If you absolutely must work with asbestos, you should follow certain rules and guidelines to ensure that you remain safe at all times. Asbestos is a dangerous material that, despite having a long history of use (dating back to around 4,500 years ago in East Finland and to about 400 BC in Ancient Greece), is known to also cause serious health problems.
Today, we’re taking a look at the precautions you should take when working with this material, including several ‘dos’ and ‘don’ts’ designed to protect you.
What Issues Does Asbestos Cause?
While this material is problematic, it’s usually harmless if not disturbed; once it’s touched or moved, though, it releases fibres that get into the lungs and damage them over time.
You can develop asbestosis, which is the scarring of the lungs due to prolonged exposure to asbestos. Symptoms include difficulty breathing, wheezing, a cough that won’t go away, chest and/or shoulder pain, fatigue, and even clubbed fingertips in some cases. It often takes decades for symptoms to first appear.
In addition to this, asbestos is also responsible for a rare cancer called mesothelioma, which affects the thin membranes of the chest and abdomen. Other cancers linked to asbestos include lung, ovary and larynx.
DO Have Suitable Training
The right asbestos training courses can go a long way to keep you safe. If you work on buildings built before 2000, don’t know the materials a building is made from and work with asbestos, for example, you can benefit from this type of training.
- An Asbestos Removal course to teach you how to safely get rid of this material and make sure that everyone is protected.
- Asbestos Awareness training online which aims to make workers aware of the potential dangers of asbestos and the procedure you must follow, this course is offered online to make it more affordable and convenient.
- Duty to Manage Asbestos training that is ideal for anyone who requires an overview of the duty to manage legislative requirements.
DO Use the Correct PPE
This is a crucial step when dealing with asbestos. Due to the health problems you can develop if exposed to asbestos fibres, you must use adequate PPE and dispose of it correctly when you’re done.
Proper PPE includes disposable overalls a size too big to avoid ripping, worn over footwear and with the cuffs taped if they’re loose. You also need gloves and disposable boots, as well as the right respiratory protective equipment.
DO Use Non-Powered Hand Tools
By doing this, you won’t be generating as much dust when working with asbestos-filled materials. The fibres that cause health problems are contained in this dust, so it’s important to avoid them at all costs. The less you can disturb asbestos, the better.
Non-powered tools will also create bigger chunks that are easier to spot and clear away when compared to the finer pieces created with electric tools like drills.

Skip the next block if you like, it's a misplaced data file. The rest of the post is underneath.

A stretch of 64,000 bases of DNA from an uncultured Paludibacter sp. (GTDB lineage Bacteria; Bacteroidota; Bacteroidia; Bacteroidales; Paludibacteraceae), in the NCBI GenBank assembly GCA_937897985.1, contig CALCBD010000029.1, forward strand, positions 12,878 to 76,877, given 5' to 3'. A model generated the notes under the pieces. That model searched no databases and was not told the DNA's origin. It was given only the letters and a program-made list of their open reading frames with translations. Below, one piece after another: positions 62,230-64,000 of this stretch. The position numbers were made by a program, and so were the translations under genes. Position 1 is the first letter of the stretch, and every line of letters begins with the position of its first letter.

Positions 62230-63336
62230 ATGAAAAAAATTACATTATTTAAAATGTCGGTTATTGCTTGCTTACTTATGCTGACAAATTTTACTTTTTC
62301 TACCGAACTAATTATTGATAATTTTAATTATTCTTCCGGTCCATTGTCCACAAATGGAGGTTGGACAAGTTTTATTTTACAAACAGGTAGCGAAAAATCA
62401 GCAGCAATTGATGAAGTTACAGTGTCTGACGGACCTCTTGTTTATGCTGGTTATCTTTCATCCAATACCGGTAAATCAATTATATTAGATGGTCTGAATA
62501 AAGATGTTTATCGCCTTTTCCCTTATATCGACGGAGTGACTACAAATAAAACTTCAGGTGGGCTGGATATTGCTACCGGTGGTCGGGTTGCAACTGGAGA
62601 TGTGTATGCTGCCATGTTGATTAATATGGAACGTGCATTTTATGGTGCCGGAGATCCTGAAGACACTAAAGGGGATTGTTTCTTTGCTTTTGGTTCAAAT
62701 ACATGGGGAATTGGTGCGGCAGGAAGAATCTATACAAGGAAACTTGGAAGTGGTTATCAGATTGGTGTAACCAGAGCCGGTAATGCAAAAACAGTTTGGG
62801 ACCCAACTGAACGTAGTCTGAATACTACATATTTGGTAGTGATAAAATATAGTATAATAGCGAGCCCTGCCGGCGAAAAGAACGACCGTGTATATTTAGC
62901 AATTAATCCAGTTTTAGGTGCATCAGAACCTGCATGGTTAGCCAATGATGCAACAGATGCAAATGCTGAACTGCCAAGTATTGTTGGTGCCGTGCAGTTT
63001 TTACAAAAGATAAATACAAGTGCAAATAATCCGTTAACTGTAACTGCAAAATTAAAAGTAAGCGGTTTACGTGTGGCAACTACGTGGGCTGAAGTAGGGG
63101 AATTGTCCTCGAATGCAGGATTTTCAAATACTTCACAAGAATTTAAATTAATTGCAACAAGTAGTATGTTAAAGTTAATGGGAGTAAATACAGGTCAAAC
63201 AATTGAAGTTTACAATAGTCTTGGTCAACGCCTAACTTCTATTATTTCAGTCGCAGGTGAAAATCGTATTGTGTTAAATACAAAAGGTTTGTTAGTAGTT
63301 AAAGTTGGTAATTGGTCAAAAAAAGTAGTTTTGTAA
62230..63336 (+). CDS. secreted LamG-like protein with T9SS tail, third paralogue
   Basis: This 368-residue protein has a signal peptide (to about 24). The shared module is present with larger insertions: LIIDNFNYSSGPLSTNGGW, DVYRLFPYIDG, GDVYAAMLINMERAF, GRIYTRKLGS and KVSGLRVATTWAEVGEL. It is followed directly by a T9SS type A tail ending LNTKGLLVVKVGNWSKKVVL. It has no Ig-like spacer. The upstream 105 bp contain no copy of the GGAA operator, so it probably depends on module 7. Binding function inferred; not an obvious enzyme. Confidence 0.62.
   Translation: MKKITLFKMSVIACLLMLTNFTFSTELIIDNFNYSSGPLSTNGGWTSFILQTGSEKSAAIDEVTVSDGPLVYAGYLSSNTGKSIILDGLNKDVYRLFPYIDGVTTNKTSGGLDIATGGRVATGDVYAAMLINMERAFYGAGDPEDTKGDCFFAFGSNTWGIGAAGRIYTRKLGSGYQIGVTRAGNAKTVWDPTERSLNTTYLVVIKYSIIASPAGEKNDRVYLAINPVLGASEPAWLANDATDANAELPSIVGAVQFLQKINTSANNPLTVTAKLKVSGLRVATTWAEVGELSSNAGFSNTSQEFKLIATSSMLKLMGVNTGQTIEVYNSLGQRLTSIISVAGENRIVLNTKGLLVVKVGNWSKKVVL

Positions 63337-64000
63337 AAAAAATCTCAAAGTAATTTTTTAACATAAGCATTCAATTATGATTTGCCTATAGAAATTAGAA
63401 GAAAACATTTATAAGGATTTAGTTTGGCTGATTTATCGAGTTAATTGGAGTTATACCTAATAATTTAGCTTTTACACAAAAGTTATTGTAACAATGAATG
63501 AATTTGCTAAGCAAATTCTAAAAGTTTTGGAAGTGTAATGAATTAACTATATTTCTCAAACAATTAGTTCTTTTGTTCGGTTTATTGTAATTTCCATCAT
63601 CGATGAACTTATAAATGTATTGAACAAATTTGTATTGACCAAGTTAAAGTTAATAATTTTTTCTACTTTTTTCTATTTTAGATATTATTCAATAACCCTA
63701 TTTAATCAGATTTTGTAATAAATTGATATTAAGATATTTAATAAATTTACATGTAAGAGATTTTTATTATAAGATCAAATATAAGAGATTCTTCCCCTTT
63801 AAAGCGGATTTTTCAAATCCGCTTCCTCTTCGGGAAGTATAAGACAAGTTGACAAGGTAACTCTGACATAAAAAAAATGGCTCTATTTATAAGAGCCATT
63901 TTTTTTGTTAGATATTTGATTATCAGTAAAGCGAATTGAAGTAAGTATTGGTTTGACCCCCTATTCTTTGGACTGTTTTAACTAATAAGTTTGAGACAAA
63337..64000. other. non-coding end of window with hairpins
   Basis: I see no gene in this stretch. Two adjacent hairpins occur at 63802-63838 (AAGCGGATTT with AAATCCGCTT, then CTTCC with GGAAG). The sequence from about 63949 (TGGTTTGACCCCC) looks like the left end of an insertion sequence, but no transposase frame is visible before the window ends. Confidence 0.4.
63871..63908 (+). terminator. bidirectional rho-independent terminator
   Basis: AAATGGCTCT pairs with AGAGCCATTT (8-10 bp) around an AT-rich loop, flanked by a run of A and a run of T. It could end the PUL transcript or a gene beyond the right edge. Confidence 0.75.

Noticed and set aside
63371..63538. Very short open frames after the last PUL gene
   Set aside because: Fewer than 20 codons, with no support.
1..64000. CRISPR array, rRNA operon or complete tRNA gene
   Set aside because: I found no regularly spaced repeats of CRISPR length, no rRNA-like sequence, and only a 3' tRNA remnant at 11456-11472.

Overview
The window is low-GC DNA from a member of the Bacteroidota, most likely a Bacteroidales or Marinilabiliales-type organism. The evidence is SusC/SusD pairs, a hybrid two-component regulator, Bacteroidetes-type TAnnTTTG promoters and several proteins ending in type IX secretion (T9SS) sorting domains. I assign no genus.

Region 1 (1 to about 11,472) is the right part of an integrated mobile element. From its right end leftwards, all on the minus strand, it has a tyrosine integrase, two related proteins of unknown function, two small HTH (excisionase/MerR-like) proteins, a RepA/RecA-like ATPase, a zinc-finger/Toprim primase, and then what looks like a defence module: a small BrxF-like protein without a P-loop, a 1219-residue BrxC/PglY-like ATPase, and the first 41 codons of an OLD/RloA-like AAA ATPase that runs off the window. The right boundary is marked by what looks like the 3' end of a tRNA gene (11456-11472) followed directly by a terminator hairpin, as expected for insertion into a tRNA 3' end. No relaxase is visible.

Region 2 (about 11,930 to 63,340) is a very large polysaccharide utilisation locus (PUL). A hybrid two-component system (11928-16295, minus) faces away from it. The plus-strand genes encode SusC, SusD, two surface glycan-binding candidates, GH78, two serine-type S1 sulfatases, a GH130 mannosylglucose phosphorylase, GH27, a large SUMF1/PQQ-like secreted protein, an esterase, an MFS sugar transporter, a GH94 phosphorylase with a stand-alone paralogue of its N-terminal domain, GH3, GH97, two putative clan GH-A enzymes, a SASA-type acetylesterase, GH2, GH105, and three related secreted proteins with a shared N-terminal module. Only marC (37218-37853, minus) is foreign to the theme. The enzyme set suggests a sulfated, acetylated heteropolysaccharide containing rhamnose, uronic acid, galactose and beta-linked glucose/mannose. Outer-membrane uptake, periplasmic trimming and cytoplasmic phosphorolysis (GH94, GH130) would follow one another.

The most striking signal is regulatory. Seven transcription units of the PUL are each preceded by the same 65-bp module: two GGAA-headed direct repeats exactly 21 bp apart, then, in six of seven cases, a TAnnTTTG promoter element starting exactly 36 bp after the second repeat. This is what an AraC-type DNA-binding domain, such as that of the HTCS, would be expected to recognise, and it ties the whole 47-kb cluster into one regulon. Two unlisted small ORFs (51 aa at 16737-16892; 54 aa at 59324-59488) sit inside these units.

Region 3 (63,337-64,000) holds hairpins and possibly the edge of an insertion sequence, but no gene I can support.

DO Shower and Wash Your Hair After
Another step to stay safe is to make sure that you shower and wash your hair immediately after working with the material. Despite the PPE, fibres can get stuck to your hair and skin, so washing them away prevents you from breathing them in.
If you can shower on-site to avoid going home with potential dust or fibres on you, then take advantage of that opportunity.
DON’T Spread Debris Outside of Your Working Area
It’s also essential that you keep your working area isolated and be careful not to spread dust or chips of material to other zones. It can be more difficult to contain asbestos if the fibres start to go everywhere – if that happens, make sure to sweep everything up with a type H vacuum or wet rags to keep the spread to a minimum.
DON’T Remove Materials from the Work Area
It goes without saying that you should keep everything contained where you’re working as much as possible. This is to prevent asbestos material from being taken to secondary locations and causing harm to people who inhale its dust and fibres without knowing, for instance.
DON’T Dispose of Asbestos in a General Bin
To minimise people’s exposure to asbestos, it’s crucial that you dispose of it correctly. This means you can’t put it in a general bin, as dust can get out or spread to other places. Instead, make sure that the asbestos is taken to a landfill with a special permit to handle the material.
You may also be able to take it to a ‘normal’ landfill, but it must have an area separate from the rest to contain it. In short, only take asbestos to a site authorised to dispose of it.
DON’T Work with Asbestos if It’s Windy
Another tip that may seem obvious, but which should still be mentioned. If you’re removing asbestos outdoors, it’s crucial that you wait for good weather to avoid working in windy conditions, since this can spread dust and fibres everywhere, including on your PPE or skin.
There are many other dos and don’ts to follow if you want to have the peace of mind of knowing that you’re safe from this hazardous material, such as not eating in the area and making sure asbestos waste is, at least, double-bagged.
With our safety training services, including asbestos training courses, you’ll know everything there is to know about identifying asbestos, you’ll be aware of its dangers, you’ll learn how to handle it, and more.
We’re on hand to answer any questions you may have about our courses, so get in touch today, and we’ll be happy to help.